Effect of trinucleotide repeat length and parental sex on phenotypic variation in spinocerebellar ataxia I

Am J Hum Genet. 1994 Jun;54(6):959-65.


Trinucleotide repeat expansion has been found in 64 subjects from 19 families: 57 patients with SCA1 and 7 subjects predicted, by haplotype analysis, to carry the mutation. Comparison with a large set of normal chromosomes shows two distinct distributions, with a much wider variation among expanded chromosomes. The sex of transmitting parent plays a major role in the size distribution of expanded alleles, those with > 54 repeats being transmitted by affected fathers exclusively. Our data suggest that alleles with > 54 repeats have a reduced chance of survival; these appear to be replaced in each generation by further expansion of alleles in the low- to medium-expanded repeat range, preferentially in male transmissions. Detailed clinical follow-up of a subset of our patients demonstrates significant relationships between increasing repeat number on expanded chromosomes and earlier age at onset, faster progression of the disease, and earlier age at death.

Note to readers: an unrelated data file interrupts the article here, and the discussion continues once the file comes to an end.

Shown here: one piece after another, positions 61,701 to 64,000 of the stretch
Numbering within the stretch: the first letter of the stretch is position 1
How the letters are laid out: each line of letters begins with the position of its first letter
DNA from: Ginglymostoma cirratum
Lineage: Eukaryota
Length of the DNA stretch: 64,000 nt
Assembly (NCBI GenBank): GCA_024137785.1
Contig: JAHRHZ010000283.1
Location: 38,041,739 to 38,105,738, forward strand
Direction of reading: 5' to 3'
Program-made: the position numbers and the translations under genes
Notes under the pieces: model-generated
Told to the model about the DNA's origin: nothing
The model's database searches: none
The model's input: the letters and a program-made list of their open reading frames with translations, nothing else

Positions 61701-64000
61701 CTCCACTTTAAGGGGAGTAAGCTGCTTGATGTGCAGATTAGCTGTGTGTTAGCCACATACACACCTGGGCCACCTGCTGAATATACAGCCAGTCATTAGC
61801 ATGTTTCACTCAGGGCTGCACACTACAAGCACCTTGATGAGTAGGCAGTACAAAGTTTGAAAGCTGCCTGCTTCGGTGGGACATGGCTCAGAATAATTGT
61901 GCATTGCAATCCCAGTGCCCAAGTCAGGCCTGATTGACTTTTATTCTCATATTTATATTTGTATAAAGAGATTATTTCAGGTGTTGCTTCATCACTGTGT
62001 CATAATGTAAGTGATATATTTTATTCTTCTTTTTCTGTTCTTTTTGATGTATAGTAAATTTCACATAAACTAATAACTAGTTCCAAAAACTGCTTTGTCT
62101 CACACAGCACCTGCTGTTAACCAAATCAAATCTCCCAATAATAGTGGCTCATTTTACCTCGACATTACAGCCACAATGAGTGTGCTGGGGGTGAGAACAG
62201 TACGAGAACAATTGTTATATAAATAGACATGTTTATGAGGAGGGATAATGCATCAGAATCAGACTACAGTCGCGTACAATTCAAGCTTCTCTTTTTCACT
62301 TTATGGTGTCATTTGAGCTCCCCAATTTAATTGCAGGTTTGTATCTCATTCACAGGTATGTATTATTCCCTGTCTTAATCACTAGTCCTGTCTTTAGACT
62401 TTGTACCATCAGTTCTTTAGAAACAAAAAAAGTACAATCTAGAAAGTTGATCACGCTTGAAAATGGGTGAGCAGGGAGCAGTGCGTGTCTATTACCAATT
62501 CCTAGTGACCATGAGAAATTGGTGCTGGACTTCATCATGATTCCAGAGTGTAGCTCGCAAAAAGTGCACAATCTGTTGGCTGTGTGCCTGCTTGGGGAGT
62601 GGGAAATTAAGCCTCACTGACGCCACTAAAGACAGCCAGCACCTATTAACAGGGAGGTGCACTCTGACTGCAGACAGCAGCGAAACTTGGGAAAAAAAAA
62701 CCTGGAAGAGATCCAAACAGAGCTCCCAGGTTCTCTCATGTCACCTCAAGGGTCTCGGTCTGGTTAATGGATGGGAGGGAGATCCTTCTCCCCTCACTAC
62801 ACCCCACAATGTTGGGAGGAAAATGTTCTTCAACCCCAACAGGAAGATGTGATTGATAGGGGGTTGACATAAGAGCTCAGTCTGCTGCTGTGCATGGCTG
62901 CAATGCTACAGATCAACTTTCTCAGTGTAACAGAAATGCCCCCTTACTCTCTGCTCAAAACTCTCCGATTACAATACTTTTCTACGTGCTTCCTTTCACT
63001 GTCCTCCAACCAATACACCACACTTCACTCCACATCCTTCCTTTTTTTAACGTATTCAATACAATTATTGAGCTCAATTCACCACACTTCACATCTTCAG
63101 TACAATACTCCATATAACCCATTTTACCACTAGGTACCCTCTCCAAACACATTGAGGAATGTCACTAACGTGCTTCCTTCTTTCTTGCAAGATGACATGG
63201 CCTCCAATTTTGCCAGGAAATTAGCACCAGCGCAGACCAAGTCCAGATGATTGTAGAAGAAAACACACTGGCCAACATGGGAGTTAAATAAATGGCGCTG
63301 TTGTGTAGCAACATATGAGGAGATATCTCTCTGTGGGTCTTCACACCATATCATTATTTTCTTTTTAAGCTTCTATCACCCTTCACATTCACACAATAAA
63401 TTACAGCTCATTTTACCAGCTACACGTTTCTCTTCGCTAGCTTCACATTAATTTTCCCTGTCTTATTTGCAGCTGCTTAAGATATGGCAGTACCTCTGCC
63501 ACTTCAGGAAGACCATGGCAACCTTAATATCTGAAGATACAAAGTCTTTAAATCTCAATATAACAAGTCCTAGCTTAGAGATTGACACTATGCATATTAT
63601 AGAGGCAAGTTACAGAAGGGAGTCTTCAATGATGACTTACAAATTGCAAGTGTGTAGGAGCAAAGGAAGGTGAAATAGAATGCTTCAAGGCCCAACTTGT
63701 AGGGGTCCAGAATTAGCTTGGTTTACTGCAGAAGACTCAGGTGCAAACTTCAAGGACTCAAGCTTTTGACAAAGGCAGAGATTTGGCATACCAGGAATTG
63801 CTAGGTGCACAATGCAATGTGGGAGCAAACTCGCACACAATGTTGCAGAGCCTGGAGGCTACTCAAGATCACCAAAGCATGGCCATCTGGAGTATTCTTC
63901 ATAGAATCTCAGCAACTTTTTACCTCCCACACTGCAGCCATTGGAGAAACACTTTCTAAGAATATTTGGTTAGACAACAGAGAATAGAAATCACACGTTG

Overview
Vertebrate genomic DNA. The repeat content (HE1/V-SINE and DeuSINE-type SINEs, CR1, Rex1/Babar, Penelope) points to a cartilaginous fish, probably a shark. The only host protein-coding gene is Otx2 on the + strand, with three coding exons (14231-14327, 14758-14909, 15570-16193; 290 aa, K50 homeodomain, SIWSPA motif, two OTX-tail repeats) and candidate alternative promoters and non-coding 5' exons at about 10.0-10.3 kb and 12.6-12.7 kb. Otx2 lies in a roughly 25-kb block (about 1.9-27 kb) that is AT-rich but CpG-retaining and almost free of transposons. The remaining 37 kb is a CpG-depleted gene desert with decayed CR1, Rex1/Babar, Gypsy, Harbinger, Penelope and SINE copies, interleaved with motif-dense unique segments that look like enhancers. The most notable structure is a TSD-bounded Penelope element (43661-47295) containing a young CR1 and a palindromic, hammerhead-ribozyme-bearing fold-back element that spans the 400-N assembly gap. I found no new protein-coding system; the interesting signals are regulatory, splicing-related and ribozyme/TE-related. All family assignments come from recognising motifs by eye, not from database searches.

Publication types

  • Research Support, Non-U.S. Gov't

MeSH terms

  • Adult
  • Base Sequence
  • Female
  • Humans
  • Male
  • Middle Aged
  • Molecular Sequence Data
  • Oligodeoxyribonucleotides
  • Parents
  • Phenotype
  • Polymorphism, Genetic*
  • Repetitive Sequences, Nucleic Acid*
  • Sex Factors
  • Spinocerebellar Degenerations / genetics*


  • Oligodeoxyribonucleotides